No longer the overlooked machine next to the treadmill and elliptical at the gym, the steadfast rowing machine is having a renaissance. With the proliferation of sleeker, connected rowers designed for working out at home, more and more people are discovering the powerful, total body workout that is rowing. One of these at-home options is the Echelon Row-S Smart Rowing Machine, which, at $1,599, is considerably less expensive than other popular rowers on the market, including the Aviron Rower ($2,199), Peloton Row ($3,195) and Hydrow ($2,495).
Like its pricier brethren (and most home gym alternatives these days), the Echelon Row-S requires a paid subscription to access the full library of on-demand classes in multiple formats as well as daily live workouts and scenic rows to keep things interesting, and you can rotate the screen to incorporate any of its numerous floor workouts to your routine. The required Premier Membership is $35 per month, though you have the option to pay for one or two years at a time, which drops it to $33 and $29 per month, respectively.
If you’re looking for a more reasonable entry into the world of rowing, here’s what you should know before you invest in an Echelon Row-S.
The Echelon Row-S is a thoughtfully designed rowing machine that offers a variety of challenging and fun workouts.
What we liked about it
The Echelon Row-S is thoughtfully designed. The rowing is smooth and silent (both the movement of the seat up and down the slide and the band that glides in and out of the flywheel as you row), and the cushioned seat is extra comfortable. My favorite part is the buttons in the middle of the handlebar that allow you to simply and easily adjust the resistance (which goes from 1 to 32). As a former college rower, this makes it more fun and interactive, and less like the ergometers I remember — my heart rate spiking rapidly and the urging of the coxswain in my ear to go faster.
The rotating HD touchscreen makes the experience more fun as well. It’s 22 inches wide, just 2 inches smaller than the Peloton Row and the same size as the Hydrow. The entire rower also has a relatively small footprint at 7 feet by 2.15 feet, with wheels on the front end for simple maneuvering — and it weighs in at 114.5 pounds. With wheels on the front end, it’s easy to maneuver. I especially like its foldable design, which makes it easy to store out of the way. This final aspect is quite clever, as the slide portion of the rower folds up so that the machine can stand on its own — no leaning or securing it to the wall necessary.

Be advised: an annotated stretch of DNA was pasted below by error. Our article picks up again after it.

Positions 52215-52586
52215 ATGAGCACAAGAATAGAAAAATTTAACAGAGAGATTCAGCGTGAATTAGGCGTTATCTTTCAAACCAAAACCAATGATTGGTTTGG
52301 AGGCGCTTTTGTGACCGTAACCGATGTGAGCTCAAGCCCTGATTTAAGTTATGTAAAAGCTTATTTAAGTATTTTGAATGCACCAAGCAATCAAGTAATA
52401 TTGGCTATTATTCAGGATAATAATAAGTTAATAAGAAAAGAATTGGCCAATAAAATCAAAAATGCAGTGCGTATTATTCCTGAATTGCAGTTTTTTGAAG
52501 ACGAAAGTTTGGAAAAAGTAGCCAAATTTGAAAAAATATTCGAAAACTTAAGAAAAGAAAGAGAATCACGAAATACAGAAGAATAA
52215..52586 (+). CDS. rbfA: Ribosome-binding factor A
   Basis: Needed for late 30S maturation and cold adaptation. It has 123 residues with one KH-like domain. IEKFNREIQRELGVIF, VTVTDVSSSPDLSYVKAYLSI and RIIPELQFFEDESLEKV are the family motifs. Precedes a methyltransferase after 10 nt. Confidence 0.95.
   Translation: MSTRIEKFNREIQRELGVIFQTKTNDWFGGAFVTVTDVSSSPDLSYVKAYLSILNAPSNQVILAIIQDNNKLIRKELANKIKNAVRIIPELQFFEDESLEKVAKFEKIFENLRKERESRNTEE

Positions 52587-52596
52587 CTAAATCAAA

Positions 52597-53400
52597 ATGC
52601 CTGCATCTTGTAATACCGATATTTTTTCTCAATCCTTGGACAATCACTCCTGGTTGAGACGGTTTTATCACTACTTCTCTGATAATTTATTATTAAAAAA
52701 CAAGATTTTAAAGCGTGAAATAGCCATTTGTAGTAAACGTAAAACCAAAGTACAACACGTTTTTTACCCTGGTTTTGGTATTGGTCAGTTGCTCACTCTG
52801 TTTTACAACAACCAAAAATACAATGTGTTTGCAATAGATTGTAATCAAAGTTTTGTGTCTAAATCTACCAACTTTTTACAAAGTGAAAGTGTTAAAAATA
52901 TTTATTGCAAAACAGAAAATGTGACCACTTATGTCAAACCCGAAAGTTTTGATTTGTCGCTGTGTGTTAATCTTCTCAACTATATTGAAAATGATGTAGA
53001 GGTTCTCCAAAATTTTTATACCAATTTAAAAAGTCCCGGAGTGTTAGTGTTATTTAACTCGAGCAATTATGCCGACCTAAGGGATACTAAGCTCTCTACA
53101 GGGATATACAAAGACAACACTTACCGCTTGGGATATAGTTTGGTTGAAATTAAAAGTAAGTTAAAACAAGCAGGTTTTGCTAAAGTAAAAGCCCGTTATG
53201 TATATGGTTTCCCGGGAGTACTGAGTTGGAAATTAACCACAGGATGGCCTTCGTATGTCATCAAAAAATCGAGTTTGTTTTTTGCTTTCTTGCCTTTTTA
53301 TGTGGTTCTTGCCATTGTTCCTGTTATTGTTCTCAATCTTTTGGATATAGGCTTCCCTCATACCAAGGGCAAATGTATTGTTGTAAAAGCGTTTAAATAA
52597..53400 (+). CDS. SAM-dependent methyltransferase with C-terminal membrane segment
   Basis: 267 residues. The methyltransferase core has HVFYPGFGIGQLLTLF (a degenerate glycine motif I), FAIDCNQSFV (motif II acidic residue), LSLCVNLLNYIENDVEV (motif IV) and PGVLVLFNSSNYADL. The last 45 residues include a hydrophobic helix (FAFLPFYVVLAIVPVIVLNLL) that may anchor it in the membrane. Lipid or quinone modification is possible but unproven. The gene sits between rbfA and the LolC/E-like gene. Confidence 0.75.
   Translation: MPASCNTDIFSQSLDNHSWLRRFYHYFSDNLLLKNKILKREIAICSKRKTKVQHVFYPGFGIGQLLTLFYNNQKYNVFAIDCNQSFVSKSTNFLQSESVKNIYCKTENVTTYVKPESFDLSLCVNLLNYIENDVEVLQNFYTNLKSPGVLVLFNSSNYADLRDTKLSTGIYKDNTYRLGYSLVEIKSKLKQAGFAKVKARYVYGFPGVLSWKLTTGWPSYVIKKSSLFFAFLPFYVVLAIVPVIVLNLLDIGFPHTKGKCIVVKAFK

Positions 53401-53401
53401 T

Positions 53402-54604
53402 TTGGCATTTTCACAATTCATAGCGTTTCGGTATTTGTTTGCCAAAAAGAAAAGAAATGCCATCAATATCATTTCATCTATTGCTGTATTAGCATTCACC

The variety of workouts
For people who are new to rowing, there is a series of short Beginner Row classes that focus on form and how to row properly while also offering a taste of some of the different class formats. But even in the longer, more advanced classes, almost all the instructors will review proper rowing form during the warm-up — some even do drills breaking down the stroke — to ensure you’re rowing correctly. Since proper form is so critical to avoiding injury and getting the most out of your rowing workout, the constant reminders are a big plus.
Echelon recently released its winter schedule of live rowing classes and it features 30 live classes every week, which comes to about two to eight per day. Most of the classes are 20 or 30 minutes long, but there are some 45-minute classes in the on-demand library (which currently has more than 3,600 classes) for the more hardcore rowers. Among these are speed rows, which focus on sprinting; endurance rows, which focus on maintaining a steady pace; and fusion rows, which are a combination of speed, endurance and power. A Fusion 30 is the perfect one-stop workout if you’re looking to burn out your muscles as well as get some cardio. I also love the Bootcamp classes, which focus on total body, core, upper body or lower body, and are a combination of rowing and floor exercises with or without free weights.
In addition to rowing workouts, the Premier Membership gives you access to FitPass, the extensive library of nearly 6,000 live and on-demand floor classes that include formats like strength training, boxing, yoga, Pilates and stretching. The strength classes feature creative and challenging mixes of exercises, are mostly 10 or 20 minutes long and meant to be stacked; I like to start with a 10-minute HIIT class to get my heart rate up, followed by 20 minutes of total body strength. In the on-demand library, classes like Boxing Bootcamp and HIIT and Core offer stellar full-body workouts in just 30 minutes.